US ‘committed to Gulf security’
Manama, December 9, 2012
Middle Eastern leaders are complaining about a lack of support from the US, a US senator told delegates at a major security summit in Bahrain, warning that such a perception empowered radical elements in the region.
"There is a perception here that the US is withdrawing from this part of the world and seeking to pivot instead to other priorities elsewhere," former US presidential candidate John McCain told delegates at the Manama Dialogue 2012, said a report in the Gulf Daily News.
"This is the perception I have detected here in the Gulf, where greater US support really is an existential matter with regional threats looming."
He added that was also the perception of civil society and opposition groups in Bahrain and warned this played into the hands of America's "enemies".
"This perception that the US is disinterested, disengaged or distracted can be very dangerous," he said.
"It could lead our enemies to test America's commitment to our friends and allies in this region through even more threatening actions. And it could bolster the more radical or hard-line elements among our friends, who say that they must take matters entirely into their own hands because America can't be trusted. None of us on this stage wants that to happen."
Senator McCain made his comments during a Manama Dialogue session on the US and the region at the Ritz-Carlton Bahrain Hotel and Spa.
He also warned strife in countries emerging from the so-called Arab Spring could have a detrimental impact on the entire region, which he said was now at a crossroads that could lead to two vastly different futures.
"One of those futures is hopeful and positive," he said. "It could reflect all that is good, and inspiring, and promising about the Arab Spring.”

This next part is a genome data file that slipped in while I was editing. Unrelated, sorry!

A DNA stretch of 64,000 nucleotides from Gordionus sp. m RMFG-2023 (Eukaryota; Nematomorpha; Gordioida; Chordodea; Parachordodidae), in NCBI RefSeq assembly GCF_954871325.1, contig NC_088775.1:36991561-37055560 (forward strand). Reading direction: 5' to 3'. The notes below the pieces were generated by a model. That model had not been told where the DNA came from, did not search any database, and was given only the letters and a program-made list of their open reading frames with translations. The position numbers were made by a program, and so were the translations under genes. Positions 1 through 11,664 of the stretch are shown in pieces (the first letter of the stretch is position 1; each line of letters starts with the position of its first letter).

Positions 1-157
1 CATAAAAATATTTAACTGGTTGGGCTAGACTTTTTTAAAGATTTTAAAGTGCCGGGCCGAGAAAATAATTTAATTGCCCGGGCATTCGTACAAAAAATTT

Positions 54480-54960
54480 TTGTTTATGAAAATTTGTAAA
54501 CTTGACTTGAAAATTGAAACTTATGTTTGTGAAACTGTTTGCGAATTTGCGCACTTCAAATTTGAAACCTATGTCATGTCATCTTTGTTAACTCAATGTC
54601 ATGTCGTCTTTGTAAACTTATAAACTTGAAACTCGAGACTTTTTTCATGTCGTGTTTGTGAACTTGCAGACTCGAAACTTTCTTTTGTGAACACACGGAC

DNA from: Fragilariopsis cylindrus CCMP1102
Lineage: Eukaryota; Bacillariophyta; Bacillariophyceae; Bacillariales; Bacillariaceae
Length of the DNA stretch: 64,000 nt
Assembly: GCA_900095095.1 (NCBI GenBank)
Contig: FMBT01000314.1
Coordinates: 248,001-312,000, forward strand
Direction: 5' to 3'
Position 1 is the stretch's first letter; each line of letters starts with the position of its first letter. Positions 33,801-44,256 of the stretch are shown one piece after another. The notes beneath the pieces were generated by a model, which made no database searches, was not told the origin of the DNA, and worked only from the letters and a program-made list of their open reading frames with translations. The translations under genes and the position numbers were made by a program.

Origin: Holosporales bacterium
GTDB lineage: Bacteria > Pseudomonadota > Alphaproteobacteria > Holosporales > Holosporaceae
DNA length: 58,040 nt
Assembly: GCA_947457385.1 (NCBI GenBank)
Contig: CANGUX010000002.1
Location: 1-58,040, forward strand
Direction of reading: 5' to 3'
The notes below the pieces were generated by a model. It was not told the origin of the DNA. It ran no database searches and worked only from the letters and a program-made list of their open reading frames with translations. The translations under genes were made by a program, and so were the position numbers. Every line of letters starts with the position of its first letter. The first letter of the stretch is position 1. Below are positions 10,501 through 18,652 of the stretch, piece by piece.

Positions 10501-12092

"It could be built on the overwhelming desire of millions and millions of people in this region, especially young people, for greater human rights, rule of law, opportunity and democracy.
"However, there is the other possibility of a future of gathering darkness, conflict and stagnation,” he added.
"In this scenario, the collapse of Syria into a failed state overrun by violent extremists of all sects and ethnicities could destabilise the entire region, re-igniting civil conflict in Iraq and Lebanon and threatening the survival of Jordan.
"Iran's pursuit of a nuclear weapons capability, which continues to move forward despite sanctions and other disruptions, could finally be realised, setting off a nuclear arms race in this region,” Senator McCain said.
He said Egypt, in many ways the heart and soul of the Arab world, could be torn apart.
"In this world, the promise of two states, Israel and Palestine, living side by side in peace and security would surely fade away and ultimately vanish altogether," he added.
However, Senator McCain stressed the US was committed to the region and had no plans to pull out - a sentiment echoed by US Deputy Secretary of State William Burns.
"We share with the rest of the international community a profound concern about Iran's continuing refusal to meet its nuclear obligations and a profound commitment to intensifying economic and political pressure until it does - pressure which has already resulted in a 50 per cent drop in the value of Iran's currency and a similar drop in oil exports," he said.
He added Bahrain was a valued strategic partner and a long-time friend.
"Under the leadership of His Majesty King Hamad, Bahrain has begun to implement the recommendations of an independent commission of inquiry.
"There is still a long road ahead and I know it is not easy, but it is crucial to move decisively down that path without violence from any quarter.
"Long-term stability and enduring security depend upon the full participation of all citizens in political and economic life; the belief of all citizens that their peacefully expressed views are heard and respected; the conviction of all citizens that they share a stake in their country's future." – TradeArabia News Service
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